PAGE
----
village in Tusheti, is passable only by 4x4 vehicles and the Abano pass
itself is closed from October to May because of snow. However, the
population got organized: almost every household has solar cells and is
therefore autonomous for electrical power, and there are GSM (solar-powered)
cells that ensure mobile phone connectivity to the valley. I was impressed
by this, and thought that this could be an example for other parts of the
world, where laying cables is too costly. Incidentally, at about the same
time I heard the recent news about the experiments on internet connection
via satellite in New Zealand, which shows that new ways are being explored.

Talking about mobile phones, there seems to be excellent market penetration.
While it is true that the monopoly situation has slowed down the progress,
my observation, in cities and also in remote areas, is that the initial
delay has been caught up. There is a wide offer, and if you get a local SIM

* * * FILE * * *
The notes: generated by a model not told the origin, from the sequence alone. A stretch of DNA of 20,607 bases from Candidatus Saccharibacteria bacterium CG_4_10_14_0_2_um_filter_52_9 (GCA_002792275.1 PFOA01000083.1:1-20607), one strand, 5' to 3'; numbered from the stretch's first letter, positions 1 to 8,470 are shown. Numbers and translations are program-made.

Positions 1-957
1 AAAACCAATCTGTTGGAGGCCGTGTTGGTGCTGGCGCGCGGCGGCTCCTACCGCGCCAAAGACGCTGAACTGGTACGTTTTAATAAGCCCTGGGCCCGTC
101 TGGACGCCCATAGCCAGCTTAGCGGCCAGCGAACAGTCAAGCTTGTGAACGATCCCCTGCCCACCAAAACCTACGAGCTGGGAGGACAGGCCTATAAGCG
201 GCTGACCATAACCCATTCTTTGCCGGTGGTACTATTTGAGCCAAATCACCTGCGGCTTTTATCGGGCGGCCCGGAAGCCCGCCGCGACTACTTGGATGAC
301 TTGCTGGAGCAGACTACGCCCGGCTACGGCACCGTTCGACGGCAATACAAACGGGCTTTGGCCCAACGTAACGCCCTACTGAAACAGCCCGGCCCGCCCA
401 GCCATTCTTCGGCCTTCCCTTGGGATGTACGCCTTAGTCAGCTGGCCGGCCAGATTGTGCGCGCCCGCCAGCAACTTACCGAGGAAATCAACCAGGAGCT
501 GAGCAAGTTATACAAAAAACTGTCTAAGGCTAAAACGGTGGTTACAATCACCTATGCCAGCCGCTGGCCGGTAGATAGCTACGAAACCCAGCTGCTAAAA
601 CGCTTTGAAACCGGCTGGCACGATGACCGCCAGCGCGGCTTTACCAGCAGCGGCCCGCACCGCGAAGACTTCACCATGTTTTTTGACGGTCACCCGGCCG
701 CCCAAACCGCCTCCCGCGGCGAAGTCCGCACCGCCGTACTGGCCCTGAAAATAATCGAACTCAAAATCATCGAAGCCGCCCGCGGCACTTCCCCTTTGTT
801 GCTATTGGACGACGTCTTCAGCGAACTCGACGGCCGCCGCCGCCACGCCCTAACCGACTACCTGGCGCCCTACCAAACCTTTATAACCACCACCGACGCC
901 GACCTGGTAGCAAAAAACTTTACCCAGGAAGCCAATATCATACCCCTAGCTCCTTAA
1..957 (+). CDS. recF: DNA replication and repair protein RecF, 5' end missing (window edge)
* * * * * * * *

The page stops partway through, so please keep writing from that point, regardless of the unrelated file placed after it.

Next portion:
card you can reload it also at ATM-like machines that are widely available
for different types of payments.

The last comment is about the geopolitical collocation of Georgia. I have to
say that travelling through the country I had the impression to be in
Europe. Just the signs in Georgian alphabet reminded me that I was in the
Caucasus. As a matter of fact, this proximity to Europe made me forget to
inquiry about another topic I wanted to get information on: the need, or
not, for IDN. However, I have the feeling that, while this is probably an
issue in large cities, the main problem in scarcely populated areas remains
the connection.

Best regards,